How does a young man who learns jazz and classical piano, scours Europe’s great art galleries for artistic enlightenment and falls in love with women from all over the world go on to become reviled as a bigot?
The answer has less to do with him than it does with his critics. As cartoonist Bill Leak discovered, all it takes is to express an opinion that differs from today’s neo-authoritarian narrative.
When Leak, late in life, provoked the wrath of politically correct mobs and institutions, he didn’t flinch, adhering to what he knew to be the truth and ridiculing his detractors with his brilliant caricatures and savage intellect.
These battles were significant and symbolic, but should not define Leak’s life and work. Fred Pawle has spent three years researching and interviewing dozens of Leak’s friends and colleagues to create this intimate and honest biography.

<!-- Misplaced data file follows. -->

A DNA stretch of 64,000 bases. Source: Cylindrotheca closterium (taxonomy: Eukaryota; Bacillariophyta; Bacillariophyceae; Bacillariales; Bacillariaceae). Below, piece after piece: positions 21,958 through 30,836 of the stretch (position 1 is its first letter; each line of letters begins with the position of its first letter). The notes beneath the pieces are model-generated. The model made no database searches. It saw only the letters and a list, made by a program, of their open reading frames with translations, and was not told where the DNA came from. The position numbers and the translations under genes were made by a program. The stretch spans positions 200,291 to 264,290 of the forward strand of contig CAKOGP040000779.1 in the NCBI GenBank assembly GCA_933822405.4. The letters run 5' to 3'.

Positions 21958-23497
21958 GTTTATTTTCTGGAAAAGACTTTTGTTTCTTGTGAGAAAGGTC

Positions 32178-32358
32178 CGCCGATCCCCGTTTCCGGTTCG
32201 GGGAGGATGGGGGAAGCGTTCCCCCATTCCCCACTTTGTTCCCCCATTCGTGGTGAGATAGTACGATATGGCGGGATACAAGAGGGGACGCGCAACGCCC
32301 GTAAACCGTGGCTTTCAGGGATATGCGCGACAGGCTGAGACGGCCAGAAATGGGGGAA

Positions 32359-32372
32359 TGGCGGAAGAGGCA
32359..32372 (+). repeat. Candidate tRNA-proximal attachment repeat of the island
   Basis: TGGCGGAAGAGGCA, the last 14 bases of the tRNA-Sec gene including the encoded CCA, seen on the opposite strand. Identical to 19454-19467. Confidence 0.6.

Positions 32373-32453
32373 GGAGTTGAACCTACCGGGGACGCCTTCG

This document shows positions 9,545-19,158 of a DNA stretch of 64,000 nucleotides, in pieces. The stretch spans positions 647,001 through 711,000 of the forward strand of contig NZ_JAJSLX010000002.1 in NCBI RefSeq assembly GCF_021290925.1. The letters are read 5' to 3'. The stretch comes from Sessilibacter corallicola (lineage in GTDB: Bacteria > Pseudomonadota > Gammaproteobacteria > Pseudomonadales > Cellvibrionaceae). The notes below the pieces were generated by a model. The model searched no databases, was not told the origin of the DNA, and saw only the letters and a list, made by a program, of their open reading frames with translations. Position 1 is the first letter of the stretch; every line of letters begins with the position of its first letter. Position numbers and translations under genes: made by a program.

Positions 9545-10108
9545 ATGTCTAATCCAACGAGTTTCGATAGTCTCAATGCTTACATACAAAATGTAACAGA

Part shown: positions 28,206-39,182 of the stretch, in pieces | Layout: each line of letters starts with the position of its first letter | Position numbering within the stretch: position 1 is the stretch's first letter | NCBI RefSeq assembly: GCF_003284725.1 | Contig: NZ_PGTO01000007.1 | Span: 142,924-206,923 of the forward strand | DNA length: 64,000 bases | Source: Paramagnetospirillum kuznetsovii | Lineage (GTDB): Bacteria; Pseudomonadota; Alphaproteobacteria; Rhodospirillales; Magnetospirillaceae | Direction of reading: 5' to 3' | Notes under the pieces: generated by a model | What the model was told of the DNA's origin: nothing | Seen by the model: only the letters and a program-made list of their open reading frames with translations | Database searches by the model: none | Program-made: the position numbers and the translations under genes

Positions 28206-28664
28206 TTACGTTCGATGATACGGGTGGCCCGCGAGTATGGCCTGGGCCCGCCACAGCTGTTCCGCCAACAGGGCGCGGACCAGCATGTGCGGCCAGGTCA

Now, for the first time, here is the whole beautiful but occasionally troubled story behind an extraordinarily gifted Australian artist, cartoonist, writer and raconteur.
‘An ordinary bloke who became a great Australian.’ – Paul Kelly, journalist and author
‘I have never met anyone with his standards – both his personal moral stance and his extraordinarily kind view of the world.’ – former Labor Senator Graham Richardson
‘Bill was a fearless satirist, a brilliant artist and an independent thinker. As an editor, a morning conversation with him about that day’s cartoon was the absolute highlight of my day.’ – Michelle Gunn, editor, The Australian and The Weekend Australian